Social media platform Parler, popular with American right-wing users, which vanished from Google and Apple's app stores last week, was back online on Sunday with a message for the company's "lovers and haters." However, Parler's app remains offline despite the company's website making a comeback.
"Hello world, is this thing on?" Parler CEO John Matze wrote on the company's website, above a note from the company saying the platform would be restored after challenges were resolved. Parler's app was banned by Google and Apple and was taken off their app stores following the Capitol riot on January 6. Shortly after that Amazon suspended Parler from its web hosting service.
Hinting at a Comeback
Parler remained suspended for little over a week before it was back online on Sunday. A note from the company read: "Now seems like the right time to remind you all — both lovers and haters — why we started this platform."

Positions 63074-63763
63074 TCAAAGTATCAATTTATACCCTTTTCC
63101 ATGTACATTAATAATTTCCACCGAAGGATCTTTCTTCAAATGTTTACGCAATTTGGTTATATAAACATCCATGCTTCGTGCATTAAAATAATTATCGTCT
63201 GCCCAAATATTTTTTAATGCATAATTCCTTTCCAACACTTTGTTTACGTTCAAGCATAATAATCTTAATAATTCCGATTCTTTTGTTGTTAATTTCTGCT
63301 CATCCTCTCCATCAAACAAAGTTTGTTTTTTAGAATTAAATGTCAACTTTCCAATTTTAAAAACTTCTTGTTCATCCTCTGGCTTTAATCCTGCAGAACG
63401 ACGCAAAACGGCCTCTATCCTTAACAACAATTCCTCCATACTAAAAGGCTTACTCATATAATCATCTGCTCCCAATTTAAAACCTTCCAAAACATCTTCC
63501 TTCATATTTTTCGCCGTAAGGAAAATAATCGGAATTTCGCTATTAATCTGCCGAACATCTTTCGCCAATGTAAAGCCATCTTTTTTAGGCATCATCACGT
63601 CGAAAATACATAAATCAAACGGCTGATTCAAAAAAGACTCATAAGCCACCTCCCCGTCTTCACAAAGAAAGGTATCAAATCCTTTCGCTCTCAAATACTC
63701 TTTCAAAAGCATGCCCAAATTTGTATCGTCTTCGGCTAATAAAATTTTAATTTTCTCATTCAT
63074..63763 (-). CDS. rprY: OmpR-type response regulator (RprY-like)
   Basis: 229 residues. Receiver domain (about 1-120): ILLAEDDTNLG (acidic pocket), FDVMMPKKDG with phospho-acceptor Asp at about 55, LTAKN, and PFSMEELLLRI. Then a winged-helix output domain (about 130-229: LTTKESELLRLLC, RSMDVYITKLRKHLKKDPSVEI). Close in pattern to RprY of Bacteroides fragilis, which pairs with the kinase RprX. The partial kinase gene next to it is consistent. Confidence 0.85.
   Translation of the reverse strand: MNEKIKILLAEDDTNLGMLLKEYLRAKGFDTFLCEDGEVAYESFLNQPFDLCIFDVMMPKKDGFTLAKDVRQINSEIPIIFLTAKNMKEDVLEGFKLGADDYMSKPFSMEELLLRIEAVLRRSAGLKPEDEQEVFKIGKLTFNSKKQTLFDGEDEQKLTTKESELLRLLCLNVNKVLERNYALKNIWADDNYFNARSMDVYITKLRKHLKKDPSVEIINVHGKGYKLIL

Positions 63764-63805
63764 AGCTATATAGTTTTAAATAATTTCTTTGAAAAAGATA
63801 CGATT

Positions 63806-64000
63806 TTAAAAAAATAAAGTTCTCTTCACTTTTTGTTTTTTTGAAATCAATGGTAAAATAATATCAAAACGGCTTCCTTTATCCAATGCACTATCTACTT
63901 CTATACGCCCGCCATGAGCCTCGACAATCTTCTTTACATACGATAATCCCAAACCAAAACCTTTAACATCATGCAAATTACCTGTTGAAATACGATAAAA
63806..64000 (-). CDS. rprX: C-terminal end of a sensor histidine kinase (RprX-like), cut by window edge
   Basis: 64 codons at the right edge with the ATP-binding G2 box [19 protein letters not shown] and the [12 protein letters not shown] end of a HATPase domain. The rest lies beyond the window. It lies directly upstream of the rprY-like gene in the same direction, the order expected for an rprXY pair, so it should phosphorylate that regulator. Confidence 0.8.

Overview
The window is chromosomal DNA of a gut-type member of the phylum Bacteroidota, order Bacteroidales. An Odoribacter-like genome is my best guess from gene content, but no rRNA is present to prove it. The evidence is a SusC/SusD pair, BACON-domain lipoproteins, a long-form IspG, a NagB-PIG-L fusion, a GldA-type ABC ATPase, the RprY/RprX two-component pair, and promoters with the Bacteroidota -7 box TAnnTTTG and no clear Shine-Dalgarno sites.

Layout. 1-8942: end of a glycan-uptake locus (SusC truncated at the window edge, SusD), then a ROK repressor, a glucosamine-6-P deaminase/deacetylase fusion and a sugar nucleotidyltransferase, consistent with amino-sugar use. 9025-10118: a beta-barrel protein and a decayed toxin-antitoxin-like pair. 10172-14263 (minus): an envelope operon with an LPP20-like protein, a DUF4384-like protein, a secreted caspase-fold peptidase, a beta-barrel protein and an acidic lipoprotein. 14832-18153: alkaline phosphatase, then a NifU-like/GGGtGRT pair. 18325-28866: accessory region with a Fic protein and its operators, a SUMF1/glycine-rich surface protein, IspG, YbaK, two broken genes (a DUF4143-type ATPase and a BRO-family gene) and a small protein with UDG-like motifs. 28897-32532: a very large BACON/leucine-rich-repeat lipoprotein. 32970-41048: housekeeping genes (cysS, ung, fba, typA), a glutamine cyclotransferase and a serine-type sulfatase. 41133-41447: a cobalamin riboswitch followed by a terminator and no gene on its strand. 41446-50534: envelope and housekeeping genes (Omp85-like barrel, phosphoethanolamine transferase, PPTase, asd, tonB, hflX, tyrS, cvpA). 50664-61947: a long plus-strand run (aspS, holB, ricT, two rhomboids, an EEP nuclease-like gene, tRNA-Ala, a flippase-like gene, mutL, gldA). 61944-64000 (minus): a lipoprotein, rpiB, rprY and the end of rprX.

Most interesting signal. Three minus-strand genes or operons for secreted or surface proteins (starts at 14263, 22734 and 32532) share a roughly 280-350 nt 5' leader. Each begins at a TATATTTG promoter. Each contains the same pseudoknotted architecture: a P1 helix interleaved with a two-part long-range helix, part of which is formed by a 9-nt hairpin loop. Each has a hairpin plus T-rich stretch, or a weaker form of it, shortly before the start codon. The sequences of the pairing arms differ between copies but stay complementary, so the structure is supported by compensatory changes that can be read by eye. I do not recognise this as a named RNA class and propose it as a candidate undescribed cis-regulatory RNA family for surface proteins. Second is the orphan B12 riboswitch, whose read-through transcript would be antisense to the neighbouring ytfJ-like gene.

The note posted on website goes on to explain that free speech is essential for which the social media app was launched but at the same time privacy is of utmost importance. "We believe privacy is paramount and free speech essential, especially on social media. Our aim has always been to provide a nonpartisan public square where individuals can enjoy and exercise their rights to both."
Parler has been at the center of controversy in the wake of the Capitol rot on January 6 and has slammed by many for playing a key role on that day in inciting violence by right-wing activists.
Apple suspended Parler in the wake of the Capitol riot last Sunday, following which Google also banned it from Google Play. A day later Amazon suspended Parler from its web hosting service, effectively taking the site offline unless it can find a new company to host its services.
On Monday, Parler hit back at Amazon with a lawsuit accusing it of breach of contract violating an antitrust law over the tech titan's decision to stop hosting the site. In response, Amazon said it had time and again warned Parler about its users' violent posts and that the company failed to promptly remove them.
Investigation following the Capitol siege showed that pro-Trump supporters actively used Parler during the riot to post messages and videos, thus inciting violence. The deleted posts were archived by a hacker @Donk_Enby, who claimed that the post give "very incriminating evidence" of the riot on January 6.